Dworkin Tributes HeldPrinter Friendly Version
Prominent legal theorists gathered in Norway and New York to honor Professor Ronald Dworkin, winner of the prestigious 2007 Ludvig Holberg International Memorial Prize for outstanding scholarship. (See “Dworkin Wins Holberg Prize,” page 7.) Dworkin, who is Frank Henry Sommer Professor of Law and Philosophy at NYU and Emeritus Professor of Jurisprudence at University College London, is renowned for his work tying together philosophy and moral, legal and political issues.
At both day-long events, scholars gave presentations focusing on themes central to Dworkin’s work, and he, in turn, commented on each. At the Norway symposium, held last November at the University of Bergen, Professor Jeremy Waldron explored Dworkin’s theory of the role that integrity plays in the law. Waldron, who had Dworkin as his doctoral mentor at Oxford, noted Dworkin sees the legal enterprise as “primarily keeping faith with a coherent body of principle that governs all of us in the exercise of power over one another.”
The NYU seminar, in April, included talks from Cass Sunstein of the University of Chicago Law School and Lawrence Sager of the University of Texas School of Law. Sunstein spoke on his longheld view of judicial minimalism, the idea that judges should avoid sweeping pronouncements in their decisions. A few intellectual clashes occurred. In “Social Rights and Legal Interpretation,” Sager noted Dworkin’s work had influenced him, but took issue with his view that there are no social and economic rights enshrined in the U.S. Constitution.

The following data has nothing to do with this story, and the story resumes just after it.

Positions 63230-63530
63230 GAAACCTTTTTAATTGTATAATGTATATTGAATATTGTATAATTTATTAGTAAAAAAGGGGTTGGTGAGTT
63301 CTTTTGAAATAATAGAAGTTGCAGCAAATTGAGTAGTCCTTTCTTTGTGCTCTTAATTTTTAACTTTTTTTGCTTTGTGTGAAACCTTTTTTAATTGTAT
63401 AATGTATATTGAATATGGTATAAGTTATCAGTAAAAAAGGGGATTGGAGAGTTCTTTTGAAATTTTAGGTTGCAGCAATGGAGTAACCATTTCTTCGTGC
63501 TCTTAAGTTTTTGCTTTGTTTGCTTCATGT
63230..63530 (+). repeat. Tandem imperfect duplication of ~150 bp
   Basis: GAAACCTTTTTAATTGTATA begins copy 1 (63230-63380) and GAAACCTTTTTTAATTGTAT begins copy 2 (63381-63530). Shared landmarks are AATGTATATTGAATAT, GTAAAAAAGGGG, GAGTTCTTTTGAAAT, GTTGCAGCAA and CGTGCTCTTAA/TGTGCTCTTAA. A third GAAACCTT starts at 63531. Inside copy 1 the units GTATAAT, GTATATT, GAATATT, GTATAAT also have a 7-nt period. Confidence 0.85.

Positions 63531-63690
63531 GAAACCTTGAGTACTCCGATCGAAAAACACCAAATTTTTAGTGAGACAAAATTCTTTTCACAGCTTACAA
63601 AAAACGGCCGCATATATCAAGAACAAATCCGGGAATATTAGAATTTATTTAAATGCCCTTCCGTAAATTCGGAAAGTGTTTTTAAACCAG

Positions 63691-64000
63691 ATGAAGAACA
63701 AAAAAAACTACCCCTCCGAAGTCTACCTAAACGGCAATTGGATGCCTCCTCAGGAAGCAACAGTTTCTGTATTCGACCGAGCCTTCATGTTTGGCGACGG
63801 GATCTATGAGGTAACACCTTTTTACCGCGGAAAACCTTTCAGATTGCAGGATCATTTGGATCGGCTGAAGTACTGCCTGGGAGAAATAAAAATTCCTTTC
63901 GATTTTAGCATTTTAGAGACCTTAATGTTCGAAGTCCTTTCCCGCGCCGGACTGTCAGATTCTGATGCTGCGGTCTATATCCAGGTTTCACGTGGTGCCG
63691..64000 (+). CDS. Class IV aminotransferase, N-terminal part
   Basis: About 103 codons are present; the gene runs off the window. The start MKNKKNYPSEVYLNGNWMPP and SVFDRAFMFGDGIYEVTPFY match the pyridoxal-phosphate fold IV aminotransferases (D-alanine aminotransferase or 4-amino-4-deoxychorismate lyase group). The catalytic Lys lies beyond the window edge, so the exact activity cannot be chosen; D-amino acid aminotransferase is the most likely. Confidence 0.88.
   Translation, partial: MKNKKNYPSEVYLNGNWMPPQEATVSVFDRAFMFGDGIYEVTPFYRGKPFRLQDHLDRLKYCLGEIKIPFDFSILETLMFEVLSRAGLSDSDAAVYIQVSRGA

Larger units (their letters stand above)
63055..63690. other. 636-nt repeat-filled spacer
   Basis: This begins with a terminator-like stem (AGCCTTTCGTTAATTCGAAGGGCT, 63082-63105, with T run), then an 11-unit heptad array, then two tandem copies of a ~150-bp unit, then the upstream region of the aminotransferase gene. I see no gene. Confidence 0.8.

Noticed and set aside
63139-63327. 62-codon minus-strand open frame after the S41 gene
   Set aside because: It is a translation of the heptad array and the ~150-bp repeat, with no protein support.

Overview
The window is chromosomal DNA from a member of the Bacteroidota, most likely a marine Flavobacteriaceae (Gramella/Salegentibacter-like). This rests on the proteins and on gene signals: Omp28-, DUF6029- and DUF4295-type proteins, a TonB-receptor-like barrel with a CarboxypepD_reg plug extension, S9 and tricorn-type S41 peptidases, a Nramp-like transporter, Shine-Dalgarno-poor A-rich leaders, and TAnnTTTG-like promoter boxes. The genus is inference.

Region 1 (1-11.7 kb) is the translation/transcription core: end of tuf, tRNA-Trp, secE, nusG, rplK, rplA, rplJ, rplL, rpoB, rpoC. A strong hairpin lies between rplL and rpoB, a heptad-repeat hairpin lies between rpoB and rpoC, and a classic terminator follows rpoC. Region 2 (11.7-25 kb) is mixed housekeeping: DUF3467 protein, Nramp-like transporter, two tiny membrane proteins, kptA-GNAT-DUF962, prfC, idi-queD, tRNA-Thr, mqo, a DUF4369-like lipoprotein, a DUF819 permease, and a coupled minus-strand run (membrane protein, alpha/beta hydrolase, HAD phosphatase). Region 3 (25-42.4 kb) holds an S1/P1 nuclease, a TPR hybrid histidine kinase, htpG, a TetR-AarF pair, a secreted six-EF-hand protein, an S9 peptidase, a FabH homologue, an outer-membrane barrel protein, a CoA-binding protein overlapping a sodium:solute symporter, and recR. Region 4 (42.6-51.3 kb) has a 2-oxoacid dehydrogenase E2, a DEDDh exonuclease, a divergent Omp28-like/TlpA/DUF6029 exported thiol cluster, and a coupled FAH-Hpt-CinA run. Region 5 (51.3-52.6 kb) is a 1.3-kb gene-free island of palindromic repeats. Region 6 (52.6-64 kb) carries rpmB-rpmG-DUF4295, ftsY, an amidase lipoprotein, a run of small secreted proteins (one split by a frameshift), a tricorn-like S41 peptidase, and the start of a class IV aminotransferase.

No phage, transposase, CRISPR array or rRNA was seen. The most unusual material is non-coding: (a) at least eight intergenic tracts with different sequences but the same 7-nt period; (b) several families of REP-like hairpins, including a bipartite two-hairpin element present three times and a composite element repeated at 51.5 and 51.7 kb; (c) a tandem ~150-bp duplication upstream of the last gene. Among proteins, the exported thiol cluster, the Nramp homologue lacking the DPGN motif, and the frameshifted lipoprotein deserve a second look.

Dworkin’s views also continued to surprise. NYU Law Professor and Vice Dean Liam Murphy, who organized the symposium, said he and others had known Dworkin a long time, yet “we all felt we had learned something new.” One example: Dworkin’s view about the connection between legal rights and the appropriateness of judicial review. Dworkin was clearly taken by the speakers. “There are many dimensions to the honor I’m receiving,” he said at the Norway meeting, “but perhaps the most significant is the character of the people who have come to help us celebrate this occasion, and I’m very grateful.”